Native plants are a lazy gardener’s dream. They’ve evolved and adapted to the rainfall your yard normally gets, so in a normal year, you likely won’t need to water at all. Of course, some supplemental watering and a touch of fertilizer will make them healthier and better able to resist pests and diseases.

As a happy side-effect, natives are the most environmentally-friendly plants you could choose. They’ve developed natural resistances against the pests that plague imported plants and local pollinators flock to them as the most known and trusted food source.

Dig in with Alberta’s Best Gardening Blog for more landscaping and gardening tips!


Mulch:

Wood mulch is the unsung hero for low-maintenance gardening. It’s cheap, easy to install, and here’s what you get:

Watering Help: The mulch prevents soil evaporation and keeps moisture on the roots, where it needs to be. This decreases your need to water as frequently.
Weed Control: Smother those weeds! Cut holes for your existing plants to grow, and cover the rest. The only weeds that you’ll see will be from the odd seed that lands on accumulated soil on top of the mulch.

Biodiversity: This is usually overlooked, but the healthiest yards are those with resident predators to keep pest numbers under control. Whether it’s ladybugs, ground beetles, or spiders, mulch (particularly nuggets) provides ideal hiding and overwintering spots for your backyard mercenaries.


Design Ideas:

Low-maintenance is in vogue. Manicured, perfectly groomed gardens are less popular and have been exchanged for the “bed-head” look.

A bed-head garden is exactly how it sounds. It’s messy, wandering, and exactly how it’s meant to be. It uses native, low-maintenance plants and lets them grow as they will, without interfering or pruning. The idea is that a natural, micro-ecosystem will emerge that self-regulates pests, attracts pollinators, and bring its own style of rugged beauty to the yard.

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Container Garden University: Compatibility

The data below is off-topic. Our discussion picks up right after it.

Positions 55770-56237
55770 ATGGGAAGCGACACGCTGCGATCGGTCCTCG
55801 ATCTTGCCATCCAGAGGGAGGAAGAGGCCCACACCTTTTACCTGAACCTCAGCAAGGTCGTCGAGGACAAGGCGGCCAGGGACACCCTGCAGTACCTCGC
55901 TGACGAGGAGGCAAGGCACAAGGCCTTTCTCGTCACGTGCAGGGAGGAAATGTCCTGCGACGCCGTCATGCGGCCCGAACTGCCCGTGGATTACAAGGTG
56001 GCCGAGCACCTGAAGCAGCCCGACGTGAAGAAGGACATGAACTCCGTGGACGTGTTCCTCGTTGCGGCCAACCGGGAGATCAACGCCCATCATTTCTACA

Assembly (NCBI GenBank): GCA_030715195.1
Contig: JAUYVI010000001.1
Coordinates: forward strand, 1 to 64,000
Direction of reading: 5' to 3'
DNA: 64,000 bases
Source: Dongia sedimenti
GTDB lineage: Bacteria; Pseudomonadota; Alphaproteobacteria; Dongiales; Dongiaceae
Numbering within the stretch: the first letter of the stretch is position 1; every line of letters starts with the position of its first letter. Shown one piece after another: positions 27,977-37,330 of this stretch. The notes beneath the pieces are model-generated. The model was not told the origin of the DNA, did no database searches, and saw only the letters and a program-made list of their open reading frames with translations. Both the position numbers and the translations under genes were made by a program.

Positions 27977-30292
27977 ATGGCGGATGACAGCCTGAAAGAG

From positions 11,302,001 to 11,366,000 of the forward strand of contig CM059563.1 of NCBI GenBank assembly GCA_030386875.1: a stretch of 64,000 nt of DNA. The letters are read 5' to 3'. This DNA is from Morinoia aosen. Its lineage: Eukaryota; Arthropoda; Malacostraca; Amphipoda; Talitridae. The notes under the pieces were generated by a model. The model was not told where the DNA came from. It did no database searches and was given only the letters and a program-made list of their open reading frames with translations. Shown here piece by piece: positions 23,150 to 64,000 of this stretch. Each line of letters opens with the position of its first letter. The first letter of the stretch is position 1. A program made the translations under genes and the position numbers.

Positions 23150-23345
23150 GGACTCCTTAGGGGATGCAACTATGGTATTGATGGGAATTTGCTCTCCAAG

Salisbury Greenhouse Container Garden University Basics

Container Garden University: Compatibility
By Rob Sproule

Gladiators Below
Aggressive Plants
Assertive Plants
Passive Plants

Inside every container garden there’s an epic battle being waged – even if it is happening on a scale that only plants can truly appreciate! Planting the right varieties of your favorite beauties will ensure that it’s a fair contest.

 

“Anything worth having is worth fighting for.”
― Susan Elizabeth Phillips

 

When I was a teenager, I inherited a second hand, 30 gallon fish tank. I was giddy because I’d always wanted a soothing tropical fish tank, and hurried to the pet store to spend all my money.

Thinking that a fish is a fish is a fish, I bought a wide assortment of whatever caught my eye, including a lot of ‘Neon Tetras’ and a band of ‘Barbs’. I went to sleep that night excited that I finally had a fish tank to call my own, so you can imagine the horror when I woke up the next morning to find the tank full of shredded Tetra bits and some very pleased Barbs. The Barbs, an aggressive fish, had made short work of the passive Tetras.

Looking back, I had violated the cardinal rule of fish tanks: don’t put nasty fish in a closed space with nice fish. When you’re planting annuals, and especially when you’re container gardening, think of your container as a fish tank.

Your container is an enclosed space where different species, with different evolutionary backgrounds and learned behaviours, battle each other for control of needed sunlight and precious little water and nutrients. Within every beautiful summer container on a patio or a shepherd’s hook, there’s a merciless life-or-death struggle being waged.


Gladiators Below: